There's been a great deal of speculation in recent months about whether Israeli will launch a preemptive strike against Iran's nuclear facilities. The prevailing wisdom, from those "supposedly in the know" goes something like this: Iran's nuclear program, circa 2005, presents a vastly different challenge than Saddam's bomb-making efforts in 1981, when Israeli Air Force F-16s destroyed the Osirak reactor near Baghdad. Iran's nuclear effort is probably de-centralized; a sudden strike against a single target (or a small set of targets) wouldn't have the same effect as the 1981 raid. Additionally, Israel may be willing to give European diplomatic efforts a chance to resolve the crisis, or (alternatively) the Sharon government believes the U.S. take action to keep Tehran from getting the bomb.
All these explanations have at least a kernel of truth, and may ultimately prove accurate. But don't discount the possibilty of Israeli military action. Today's Israel's foreign minister speculated that Iran may have the knowledge required to produce nuclear weapons in as little as six months. It should be noted that "knowledge" doesn't equal a working nuclear device. But the foreign minister's comments suggests that Tel Aviv is viewing the Iranian nuclear program with increasing concern. And, lest we forget, Israel has stated unequivocally that it will never tolerate a nuclear-capable Iran. Today's remarks reflect a widening debate within Israel over the potential Iranian threat, and potential Israeli courses of action. The Begin government took similar steps in 1981, before launching their strike against Saddam's nuclear program.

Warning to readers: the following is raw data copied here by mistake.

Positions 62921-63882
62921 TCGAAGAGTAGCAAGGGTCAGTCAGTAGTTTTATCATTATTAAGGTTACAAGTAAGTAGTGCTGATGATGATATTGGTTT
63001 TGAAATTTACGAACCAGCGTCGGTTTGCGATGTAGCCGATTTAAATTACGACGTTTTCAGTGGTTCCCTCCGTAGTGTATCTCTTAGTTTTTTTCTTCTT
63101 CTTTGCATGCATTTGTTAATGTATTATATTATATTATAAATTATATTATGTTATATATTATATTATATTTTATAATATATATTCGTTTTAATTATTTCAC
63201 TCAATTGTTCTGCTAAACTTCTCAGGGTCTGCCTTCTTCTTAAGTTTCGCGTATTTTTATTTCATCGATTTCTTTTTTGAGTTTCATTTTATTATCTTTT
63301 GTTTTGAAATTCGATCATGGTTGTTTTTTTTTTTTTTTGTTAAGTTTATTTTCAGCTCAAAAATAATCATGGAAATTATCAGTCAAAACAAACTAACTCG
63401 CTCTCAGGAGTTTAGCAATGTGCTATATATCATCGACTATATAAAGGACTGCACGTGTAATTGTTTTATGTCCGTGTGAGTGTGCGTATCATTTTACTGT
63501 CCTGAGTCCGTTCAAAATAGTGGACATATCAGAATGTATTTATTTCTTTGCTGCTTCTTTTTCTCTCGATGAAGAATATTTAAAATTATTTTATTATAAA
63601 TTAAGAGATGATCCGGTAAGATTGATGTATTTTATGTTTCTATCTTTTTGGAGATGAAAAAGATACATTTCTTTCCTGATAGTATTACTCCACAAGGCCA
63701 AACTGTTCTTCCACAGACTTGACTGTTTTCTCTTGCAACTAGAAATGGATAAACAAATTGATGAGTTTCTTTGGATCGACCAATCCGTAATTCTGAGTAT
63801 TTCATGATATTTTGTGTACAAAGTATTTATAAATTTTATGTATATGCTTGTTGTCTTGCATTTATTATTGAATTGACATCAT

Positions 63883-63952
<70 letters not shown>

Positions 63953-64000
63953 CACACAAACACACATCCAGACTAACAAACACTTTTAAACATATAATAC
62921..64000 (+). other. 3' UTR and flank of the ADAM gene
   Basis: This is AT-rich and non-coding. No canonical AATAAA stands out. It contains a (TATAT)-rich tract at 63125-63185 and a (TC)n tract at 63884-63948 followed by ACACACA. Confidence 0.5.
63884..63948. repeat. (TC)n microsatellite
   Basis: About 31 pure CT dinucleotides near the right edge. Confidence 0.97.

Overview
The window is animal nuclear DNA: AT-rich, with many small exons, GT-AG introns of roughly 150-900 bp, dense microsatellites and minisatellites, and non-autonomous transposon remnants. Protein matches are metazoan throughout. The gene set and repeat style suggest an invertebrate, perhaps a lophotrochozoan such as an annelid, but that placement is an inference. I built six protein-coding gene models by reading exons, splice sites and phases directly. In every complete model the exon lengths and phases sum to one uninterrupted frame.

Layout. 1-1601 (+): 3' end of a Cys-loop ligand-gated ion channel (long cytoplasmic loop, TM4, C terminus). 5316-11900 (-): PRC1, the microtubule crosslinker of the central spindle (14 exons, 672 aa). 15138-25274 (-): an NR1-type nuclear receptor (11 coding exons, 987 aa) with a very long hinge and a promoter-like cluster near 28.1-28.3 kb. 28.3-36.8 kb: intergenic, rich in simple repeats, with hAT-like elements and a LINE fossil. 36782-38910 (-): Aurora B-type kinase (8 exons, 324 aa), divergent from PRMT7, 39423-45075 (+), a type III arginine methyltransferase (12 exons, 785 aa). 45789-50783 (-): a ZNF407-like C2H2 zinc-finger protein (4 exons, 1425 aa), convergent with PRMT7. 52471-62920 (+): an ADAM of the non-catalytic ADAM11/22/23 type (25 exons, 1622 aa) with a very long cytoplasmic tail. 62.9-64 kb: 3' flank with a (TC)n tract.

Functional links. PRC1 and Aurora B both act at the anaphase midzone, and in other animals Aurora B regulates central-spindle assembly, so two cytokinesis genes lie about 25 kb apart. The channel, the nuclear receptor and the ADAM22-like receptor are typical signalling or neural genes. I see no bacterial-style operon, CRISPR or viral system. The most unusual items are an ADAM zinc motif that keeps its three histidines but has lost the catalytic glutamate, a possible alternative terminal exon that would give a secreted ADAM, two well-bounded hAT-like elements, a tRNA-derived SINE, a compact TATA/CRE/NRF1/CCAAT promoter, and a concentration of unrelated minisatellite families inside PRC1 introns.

The Israelis have also noted that there are certain nuclear "red lines" that Tehran will not be allowed to cross. So far, Israeli officials haven't defined those red lines, reflecting debate within the Israeli government, and Tel Aviv's desire to keep the Iranians guessing.
Will the Israelis strike again? I can't answer that question. But it is worth remembering that Israeli is one of the foremost practitioners of military denial and deception (D&D) in the world. The Israeli Air Force--without peer in the Middle East--has incorporated D&D measures in virtually every operation. They are extremely adept at concealing operational planning and preparations from everyone, including the U.S. If Israel decides to target Iran, our first indication will likely come when the bombs start falling on an Iranian nuclear facility.
Meanwhile, the Iranians are supposedly preparing their air defenses for a potential Israeli strike. But, as this report demonstrates, Tehran's air defense system often operates in a state of confusion, the military equivalent of a Chinese fire drill (with apologies to Chinese participating in fire drills). Unfortunately, Iran's incompetence in these matters also raises the possibility of over-reaction of miscalculation. In this environment, there's a real possibility that Iran could shootdown a non-hostile aircraft (such as a civilian airliner), or lashing out at U.S. military forces in the Persian Gulf region. Tehran believes the U.S. would be complicit in any Israeli strike, and besides, it's a shorter flight to our bases in the Gulf than Israel.